- Edwards Releases Senate Fundraising Totals
- Academics Say Higher Education Prepared Them for Higher Office
- Top Races to Watch in 2016: The Mountain Region
- Top Races to Watch in 2016: New England
- Top Races in 2016: The Midwest
Sen. Marco Rubio isn’t running for president in 2012 and vows to reject any offer to run for vice president. But the Florida Republican understands that the buzz and the questions won’t subside, and he is happy to use the national platform they provide to push his agenda.
“If people want to pay attention to what I have to say because of the speculation? I haven’t thought about that. But I also hope it’s because we have something meaningful to contribute to this debate — that we’ll be a voice that has a meaningful role to play,” Rubio said Wednesday during an interview in his new office in the Hart Senate Office Building. “Every election cycle — quite frankly, every six months in this process — produces some flavor of the month. What ultimately matters is what you’ve done, how hard you’ve worked, the contribution you’ve made to the public debate.”
The presidential chatter surrounding Rubio began early in his upstart Senate primary campaign against then-Gov. Charlie Crist. Conservatives and tea party activists in Florida and across the country were captivated by the Cuban-American — who cultivated national support when endorsements at home were hard to find — and began talking about him as a White House contender long before it was clear he would chase the once-formidable Crist out of the Republican Party and win the 2010 Senate race.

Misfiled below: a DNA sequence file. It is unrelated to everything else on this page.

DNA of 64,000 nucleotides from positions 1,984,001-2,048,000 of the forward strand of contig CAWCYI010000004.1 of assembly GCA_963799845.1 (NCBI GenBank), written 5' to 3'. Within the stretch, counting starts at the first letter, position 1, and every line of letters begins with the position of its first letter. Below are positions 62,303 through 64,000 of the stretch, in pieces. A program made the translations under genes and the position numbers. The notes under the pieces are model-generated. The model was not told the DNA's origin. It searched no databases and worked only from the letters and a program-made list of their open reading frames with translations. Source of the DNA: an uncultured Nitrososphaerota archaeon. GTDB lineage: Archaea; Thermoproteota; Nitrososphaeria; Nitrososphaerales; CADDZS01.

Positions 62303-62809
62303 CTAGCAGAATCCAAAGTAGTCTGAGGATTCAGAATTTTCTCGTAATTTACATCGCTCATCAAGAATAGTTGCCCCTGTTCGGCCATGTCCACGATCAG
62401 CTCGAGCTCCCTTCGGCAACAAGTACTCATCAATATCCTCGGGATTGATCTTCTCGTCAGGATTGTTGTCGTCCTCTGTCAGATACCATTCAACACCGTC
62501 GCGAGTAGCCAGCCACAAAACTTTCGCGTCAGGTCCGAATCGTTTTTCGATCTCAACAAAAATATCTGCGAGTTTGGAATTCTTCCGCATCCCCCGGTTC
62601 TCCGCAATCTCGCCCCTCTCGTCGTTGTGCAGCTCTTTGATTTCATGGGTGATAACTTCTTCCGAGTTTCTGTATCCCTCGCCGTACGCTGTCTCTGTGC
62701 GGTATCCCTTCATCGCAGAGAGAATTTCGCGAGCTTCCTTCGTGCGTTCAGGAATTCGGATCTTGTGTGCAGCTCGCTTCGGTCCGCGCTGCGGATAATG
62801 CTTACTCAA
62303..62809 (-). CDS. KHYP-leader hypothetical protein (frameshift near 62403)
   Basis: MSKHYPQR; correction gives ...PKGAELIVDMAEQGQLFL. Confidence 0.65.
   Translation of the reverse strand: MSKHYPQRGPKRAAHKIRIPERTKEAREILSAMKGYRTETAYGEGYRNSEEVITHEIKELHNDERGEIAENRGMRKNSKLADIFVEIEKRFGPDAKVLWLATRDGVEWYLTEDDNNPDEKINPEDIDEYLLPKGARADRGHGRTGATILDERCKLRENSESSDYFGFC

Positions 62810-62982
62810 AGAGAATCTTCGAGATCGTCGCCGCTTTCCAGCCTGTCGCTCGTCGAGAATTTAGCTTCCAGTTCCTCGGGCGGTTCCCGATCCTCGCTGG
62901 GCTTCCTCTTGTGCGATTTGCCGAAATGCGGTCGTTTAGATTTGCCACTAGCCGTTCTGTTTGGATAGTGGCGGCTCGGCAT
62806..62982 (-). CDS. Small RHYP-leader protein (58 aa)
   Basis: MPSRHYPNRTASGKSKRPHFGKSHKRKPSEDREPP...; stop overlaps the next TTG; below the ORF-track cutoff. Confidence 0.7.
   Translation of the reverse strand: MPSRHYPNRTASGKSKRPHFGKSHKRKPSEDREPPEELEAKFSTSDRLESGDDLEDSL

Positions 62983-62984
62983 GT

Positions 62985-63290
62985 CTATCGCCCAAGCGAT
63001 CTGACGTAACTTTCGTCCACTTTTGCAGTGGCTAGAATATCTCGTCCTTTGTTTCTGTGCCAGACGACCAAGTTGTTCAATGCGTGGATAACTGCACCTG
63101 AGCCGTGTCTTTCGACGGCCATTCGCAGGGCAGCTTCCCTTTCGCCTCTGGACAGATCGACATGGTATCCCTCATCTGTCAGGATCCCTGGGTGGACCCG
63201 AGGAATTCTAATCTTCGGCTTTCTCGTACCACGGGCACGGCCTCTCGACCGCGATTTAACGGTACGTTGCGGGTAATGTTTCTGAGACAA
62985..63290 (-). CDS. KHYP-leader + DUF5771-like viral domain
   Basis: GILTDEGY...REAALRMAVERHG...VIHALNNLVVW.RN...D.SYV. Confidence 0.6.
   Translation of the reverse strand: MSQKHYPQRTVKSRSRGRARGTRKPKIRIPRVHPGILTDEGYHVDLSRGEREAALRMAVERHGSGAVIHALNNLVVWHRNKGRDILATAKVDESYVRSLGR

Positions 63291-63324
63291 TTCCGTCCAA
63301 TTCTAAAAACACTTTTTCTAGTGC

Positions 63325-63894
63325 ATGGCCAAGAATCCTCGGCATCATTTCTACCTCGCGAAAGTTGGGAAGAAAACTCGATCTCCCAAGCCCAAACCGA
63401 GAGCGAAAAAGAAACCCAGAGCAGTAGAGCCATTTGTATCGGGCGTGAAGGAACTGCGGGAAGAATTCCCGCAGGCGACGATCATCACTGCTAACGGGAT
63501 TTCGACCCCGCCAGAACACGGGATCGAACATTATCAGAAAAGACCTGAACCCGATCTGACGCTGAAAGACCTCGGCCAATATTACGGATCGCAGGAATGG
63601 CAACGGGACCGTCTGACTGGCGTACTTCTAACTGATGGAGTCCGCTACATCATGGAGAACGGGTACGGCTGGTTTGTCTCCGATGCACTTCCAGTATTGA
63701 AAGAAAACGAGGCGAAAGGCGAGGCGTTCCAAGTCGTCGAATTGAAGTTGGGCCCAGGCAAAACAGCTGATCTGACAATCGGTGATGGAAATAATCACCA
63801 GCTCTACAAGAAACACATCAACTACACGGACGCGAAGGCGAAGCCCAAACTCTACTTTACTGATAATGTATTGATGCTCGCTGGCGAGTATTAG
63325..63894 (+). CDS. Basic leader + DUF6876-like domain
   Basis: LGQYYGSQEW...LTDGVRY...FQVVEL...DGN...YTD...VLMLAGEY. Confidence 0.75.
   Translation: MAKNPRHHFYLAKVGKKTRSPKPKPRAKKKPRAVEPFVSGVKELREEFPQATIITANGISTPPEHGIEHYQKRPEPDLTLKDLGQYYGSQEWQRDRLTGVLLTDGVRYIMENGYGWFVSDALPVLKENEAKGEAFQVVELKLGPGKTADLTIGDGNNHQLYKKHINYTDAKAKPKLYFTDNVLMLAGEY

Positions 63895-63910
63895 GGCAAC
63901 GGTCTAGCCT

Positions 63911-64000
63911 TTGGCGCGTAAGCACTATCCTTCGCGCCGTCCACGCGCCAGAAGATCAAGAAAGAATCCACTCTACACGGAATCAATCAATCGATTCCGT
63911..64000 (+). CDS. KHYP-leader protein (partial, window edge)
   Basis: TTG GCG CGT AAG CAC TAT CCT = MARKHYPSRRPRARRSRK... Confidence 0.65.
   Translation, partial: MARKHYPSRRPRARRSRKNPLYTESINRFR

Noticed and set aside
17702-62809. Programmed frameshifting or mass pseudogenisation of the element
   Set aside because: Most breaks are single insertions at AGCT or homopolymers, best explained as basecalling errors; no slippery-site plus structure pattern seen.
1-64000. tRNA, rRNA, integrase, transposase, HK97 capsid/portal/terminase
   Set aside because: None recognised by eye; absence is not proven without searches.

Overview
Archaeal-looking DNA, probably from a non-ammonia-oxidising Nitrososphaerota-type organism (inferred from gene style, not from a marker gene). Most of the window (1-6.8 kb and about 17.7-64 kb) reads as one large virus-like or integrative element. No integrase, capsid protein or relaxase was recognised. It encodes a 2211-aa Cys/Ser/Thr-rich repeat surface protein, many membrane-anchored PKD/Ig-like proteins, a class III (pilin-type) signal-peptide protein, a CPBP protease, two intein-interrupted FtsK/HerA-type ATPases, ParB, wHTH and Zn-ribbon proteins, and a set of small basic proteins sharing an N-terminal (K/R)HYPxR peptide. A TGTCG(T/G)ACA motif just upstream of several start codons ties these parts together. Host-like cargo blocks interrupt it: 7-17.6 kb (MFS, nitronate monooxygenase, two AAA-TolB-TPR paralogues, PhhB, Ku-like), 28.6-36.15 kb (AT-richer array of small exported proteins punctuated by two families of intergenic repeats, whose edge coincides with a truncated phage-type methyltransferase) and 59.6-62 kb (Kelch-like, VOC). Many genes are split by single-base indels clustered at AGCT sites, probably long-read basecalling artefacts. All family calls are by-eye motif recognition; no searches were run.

Perhaps because of this experience, Rubio and a seasoned team that includes operatives who have advised presidential candidates have spent the first few months of the 112th Congress focused on Florida and local issues. The former state Speaker has declined several invitations to keynote Republican events in other states, part of his strategy to prove to Floridians that he did not view the Senate as an inconvenient stepping stone to higher office.
Simultaneously, those close to Rubio recognize that he can use his status as a potential presidential or vice presidential candidate to garner useful attention. Countering President Barack Obama on fiscal and foreign policy issues were among the major themes of Rubio’s Senate campaign, and when he announced recently his position on Libya and conditions for voting to raise the debt ceiling, the national media offered him more coverage than they would the typical freshman.
Rubio said the Senate provides him with enough of a platform, and that it is only natural for him to hone in on national issues given the size and diversity of Florida and how each of these matters affect his home state. He declined to complain about the White House speculation.